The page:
Edwards wins in Louisiana
Louisiana Governor John Bel Edwards has stunned Republicans again, narrowly winning a second term on Saturday as the Deep South’s only Democratic governor and handing President Donald Trump another gubernatorial loss this year. He defeated Republican businessman Eddie Rispone, getting about 51 percent of the vote. Trump had made the runoff election between Edwards and Rispone a test of his own popularity and political prowess.
Activists block private jets
Dozens of climate activists on Saturday blocked access to the private jet terminal at Geneva Airport, demanding a halt to the “absurd” mode of luxury transportation. About 100 people took part, organized by pressure group Extinction Rebellion, large groups sitting in front of three entrances to block access to the building for several hours. As musicians played, protesters wearing armbands with the Extinction Rebellion logo sang songs and danced around with white, cloud-shaped placards and banners with slogans like “Be part of the solution, not pollution.” A large number of police monitored the unauthorized protest, but kept their distance.
Child brings heroin to class
A Massachusetts man has pleaded not guilty to drug charges after his five-year-old son brought heroin to school and told his teacher that when he tastes the powder he becomes Spider-Man. Benny Garcia, 29, was arraigned on Friday in Holyoke District Court on charges of drug possession and reckless endangerment of a child. Prosecutors say Garcia’s son on Thursday brought a plastic bag decorated with Spider-Man to kindergarten and put it in his mouth. Police searching Garcia’s home say they found more than 200 bags of heroin and cocaine.
Since her personal telephone number was posted online, Hong Kong democracy advocate and Hong Kong Confederation of Trade Unions chairperson Carol Ng has received menacing calls from strangers and been bombarded with messages calling her a “cockroach.” She is not alone. A sophisticated and shady Web site called HK Leaks has ramped up its “doxxing” — where people’s personal details are published online — of Hong Kong democracy advocates, targeting those it says have broken Hong Kong’s National Security Law. Promoted by groups linked to the Chinese Chinese Communist Party and hosted on Russia-based servers, HK Leaks has become the most prominent “doxxing”
‘CONFESSED’: A court in Beijing said that former CCP member Ren Zhiqiang abused his power at a state firm and embezzled almost US$7.14 million of public funds A Chinese tycoon who called Chinese President Xi Jinping (習近平) a clown and criticized his handling of the COVID-19 pandemic was yesterday jailed for 18 years for corruption, bribery and embezzlement of public funds. Ren Zhiqiang (任志強) — once among the Chinese Communist Party’s (CCP) inner circle — disappeared from the public eye in March, shortly after penning an essay that lambasted Xi’s pandemic response. His outspokenness had earned the former chairman of state-owned property developer Huayuan Group the nickname “Big Cannon.” Yesterday’s verdict said that Ren embezzled almost 50 million yuan (US$7.4 million) of public funds and accepted bribes worth 1.25 million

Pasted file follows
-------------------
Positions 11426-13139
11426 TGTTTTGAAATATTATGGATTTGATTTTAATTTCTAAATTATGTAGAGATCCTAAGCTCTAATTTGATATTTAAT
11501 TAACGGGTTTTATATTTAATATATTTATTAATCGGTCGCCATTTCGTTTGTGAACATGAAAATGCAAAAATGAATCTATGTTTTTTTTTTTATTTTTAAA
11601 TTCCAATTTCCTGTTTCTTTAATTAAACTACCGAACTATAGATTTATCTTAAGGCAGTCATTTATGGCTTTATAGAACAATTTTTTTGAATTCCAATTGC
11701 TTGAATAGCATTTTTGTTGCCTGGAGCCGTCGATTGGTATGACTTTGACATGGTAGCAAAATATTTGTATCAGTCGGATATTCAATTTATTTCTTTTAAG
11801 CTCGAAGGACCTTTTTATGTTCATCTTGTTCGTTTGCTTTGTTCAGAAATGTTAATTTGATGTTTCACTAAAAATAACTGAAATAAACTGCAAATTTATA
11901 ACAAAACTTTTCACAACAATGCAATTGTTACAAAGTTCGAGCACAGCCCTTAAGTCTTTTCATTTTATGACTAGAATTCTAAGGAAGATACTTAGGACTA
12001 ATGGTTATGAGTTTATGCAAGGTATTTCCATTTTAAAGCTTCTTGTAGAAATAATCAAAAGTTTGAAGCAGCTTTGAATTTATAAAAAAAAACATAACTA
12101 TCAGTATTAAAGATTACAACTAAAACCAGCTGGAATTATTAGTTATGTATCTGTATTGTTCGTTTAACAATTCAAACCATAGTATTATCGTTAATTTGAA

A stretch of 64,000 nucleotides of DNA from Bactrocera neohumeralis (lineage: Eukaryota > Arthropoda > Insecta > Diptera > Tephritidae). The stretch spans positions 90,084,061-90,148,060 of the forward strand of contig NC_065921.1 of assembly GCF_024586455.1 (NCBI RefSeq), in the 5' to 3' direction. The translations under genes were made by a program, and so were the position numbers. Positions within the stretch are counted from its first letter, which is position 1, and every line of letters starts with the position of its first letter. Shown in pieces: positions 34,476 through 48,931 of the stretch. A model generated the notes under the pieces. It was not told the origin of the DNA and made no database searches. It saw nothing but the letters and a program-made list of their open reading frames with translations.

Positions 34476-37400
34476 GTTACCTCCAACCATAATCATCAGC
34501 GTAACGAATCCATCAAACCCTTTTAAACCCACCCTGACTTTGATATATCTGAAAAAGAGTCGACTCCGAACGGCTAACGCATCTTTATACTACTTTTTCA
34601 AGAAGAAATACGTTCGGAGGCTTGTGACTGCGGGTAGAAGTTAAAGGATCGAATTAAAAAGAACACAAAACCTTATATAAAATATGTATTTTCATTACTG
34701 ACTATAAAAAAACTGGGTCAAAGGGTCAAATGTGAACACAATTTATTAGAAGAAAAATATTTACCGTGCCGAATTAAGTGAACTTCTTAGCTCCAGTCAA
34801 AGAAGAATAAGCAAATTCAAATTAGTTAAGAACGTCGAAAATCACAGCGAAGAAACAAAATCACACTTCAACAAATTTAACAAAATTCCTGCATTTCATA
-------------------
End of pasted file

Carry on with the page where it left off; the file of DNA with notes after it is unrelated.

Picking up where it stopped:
A Malaysian student whose cellphone was stolen while he was sleeping has tracked down the culprit: a monkey who took photo and video selfies with the device before abandoning it. Zackrydz Rodzi, 20, on Wednesday said that his mobile phone was missing from his bedroom when he woke up on Saturday. He found the phone’s casing under his bed, but there was no sign of robbery in his house in Johor state. JUNGLE When his father saw a monkey the next day, he searched in the jungle behind his house. Using his brother’s cellphone to call his own device, he found it covered
AUSTRALIAN SITE: China has had a contract with SSC’s Yatharagga station since at least 2011, but the last time it used it was in June 2013. No final date has been given China would lose access to a strategic space tracking station in Western Australia when its contract expires, the facility’s owners said, a decision that cuts into Beijing’s expanding space exploration and navigational capabilities in the Pacific region. The Swedish Space Corp (SSC) has had a contract allowing Beijing access to the satellite antenna at the station since at least 2011. The station is located next to an SSC satellite station primarily used by the US and its agencies, including NASA. The Swedish state-owned company said it would not enter into any new contracts at the Australian site to support Chinese customers after